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Answer Man

Publix scales handle humans—and luggage.

Publix scales handle humans—and luggage.

Photos By Norma Lopez Molina

Tradition on a Grand Scale

Q: Why does every Publix have an old-fashioned weight scale just inside the entrance?

A: Answer Man has always found the placement of the scale peculiar. Is Publix trying to send a subliminal message that we should shop healthier, choosing the lemon pepper chicken over fried nuggets, the Royal Gala apples over the double-stuffed Oreos? And is the supermarket giant intentionally setting the stage for potential meltdowns in the entryway, as family members gasp in horror when Dad weighs himself?

Nah.

The scales were around long before we became an obese nation. A Publix spokesman tells us that when the chain’s founder, George W. Jenkins, opened his first store in Winter Haven in 1930, he included a free scale simply as a public service. Customers liked that—normally they had to pay a penny to weigh themselves in other stores—so the scale became a tradition. Today, all of the nearly 1,100 Publix supermarkets in the country have them.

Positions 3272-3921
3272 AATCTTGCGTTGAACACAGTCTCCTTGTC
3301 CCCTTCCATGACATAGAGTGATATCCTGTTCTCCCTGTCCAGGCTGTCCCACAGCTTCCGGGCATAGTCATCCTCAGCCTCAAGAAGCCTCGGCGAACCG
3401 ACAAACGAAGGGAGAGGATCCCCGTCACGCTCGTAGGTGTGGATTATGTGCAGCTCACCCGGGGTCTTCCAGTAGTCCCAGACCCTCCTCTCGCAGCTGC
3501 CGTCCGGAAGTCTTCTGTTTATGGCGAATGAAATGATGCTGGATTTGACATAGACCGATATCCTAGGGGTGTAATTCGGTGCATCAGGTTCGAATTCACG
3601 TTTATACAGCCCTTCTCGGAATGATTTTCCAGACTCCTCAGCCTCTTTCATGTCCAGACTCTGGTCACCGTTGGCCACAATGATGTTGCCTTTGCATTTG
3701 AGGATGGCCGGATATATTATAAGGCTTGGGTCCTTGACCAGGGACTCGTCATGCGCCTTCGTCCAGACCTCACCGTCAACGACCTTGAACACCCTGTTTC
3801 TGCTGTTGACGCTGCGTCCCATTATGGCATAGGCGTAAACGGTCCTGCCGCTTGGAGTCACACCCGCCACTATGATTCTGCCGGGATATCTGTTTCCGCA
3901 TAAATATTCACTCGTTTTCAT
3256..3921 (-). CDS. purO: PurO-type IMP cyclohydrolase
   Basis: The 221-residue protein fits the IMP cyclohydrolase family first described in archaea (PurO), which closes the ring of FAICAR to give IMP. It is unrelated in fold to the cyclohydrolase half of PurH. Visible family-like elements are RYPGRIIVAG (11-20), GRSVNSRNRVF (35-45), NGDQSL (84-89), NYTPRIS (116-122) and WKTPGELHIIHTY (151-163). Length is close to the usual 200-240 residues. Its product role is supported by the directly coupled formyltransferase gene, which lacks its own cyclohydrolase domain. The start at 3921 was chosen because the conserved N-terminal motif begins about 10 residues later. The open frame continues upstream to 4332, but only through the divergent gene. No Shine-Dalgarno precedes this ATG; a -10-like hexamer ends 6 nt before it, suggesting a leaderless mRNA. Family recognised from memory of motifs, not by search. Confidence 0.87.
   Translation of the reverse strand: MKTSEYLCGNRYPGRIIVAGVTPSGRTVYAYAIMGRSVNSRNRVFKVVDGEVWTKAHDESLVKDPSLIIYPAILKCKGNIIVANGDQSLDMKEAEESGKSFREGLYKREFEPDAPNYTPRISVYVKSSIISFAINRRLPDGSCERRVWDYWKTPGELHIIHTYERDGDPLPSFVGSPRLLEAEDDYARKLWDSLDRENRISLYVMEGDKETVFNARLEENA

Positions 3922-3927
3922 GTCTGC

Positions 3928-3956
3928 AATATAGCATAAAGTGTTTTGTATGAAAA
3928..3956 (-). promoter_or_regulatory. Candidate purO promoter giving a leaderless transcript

In the last few years, the scales have gained a new group of fans: air travelers, who weigh their luggage before leaving for the airport so
they can avoid paying for overweight bags.


 


 

 

Tony and Sonja Nicholson are big names in philanthropy, particularly at UCF.

 

Q: For whom is UCF’s Nicholson School of Communication named?

A: Winter Park entrepreneur Tony Nicholson and his wife, Sonja, are the honorees and with good reason—in 2005, they gave $2 million toward construction of the school’s new building. They also gave $2 million to build an indoor practice facility for athletes at UCF, appropriately named the Nicholson Fieldhouse.

Moreover, Florida Hospital last October unveiled a new $35 million building to house its center that trains doctors in the latest high-tech methods of surgery, particularly robotics. It’s called the Nicholson Center for Surgical Advancement and—you guessed it—the Nicholsons contributed millions toward building that too.

Tony Nicholson, 73, is board chairman of the Nicholson Center and on the board of the UCF Foundation. A Central Florida resident since 1967, he has been involved in home building (through Nicholson Homes), real estate, publishing and telecommunications, to name a few areas. Asked to sum up his philosophy of philanthrophy, he replies: “Giving back to our community. I made a lot of money with Nicholson Homes, sold a lot of houses, developed a lot of land. I was committed to give back, and I did.”

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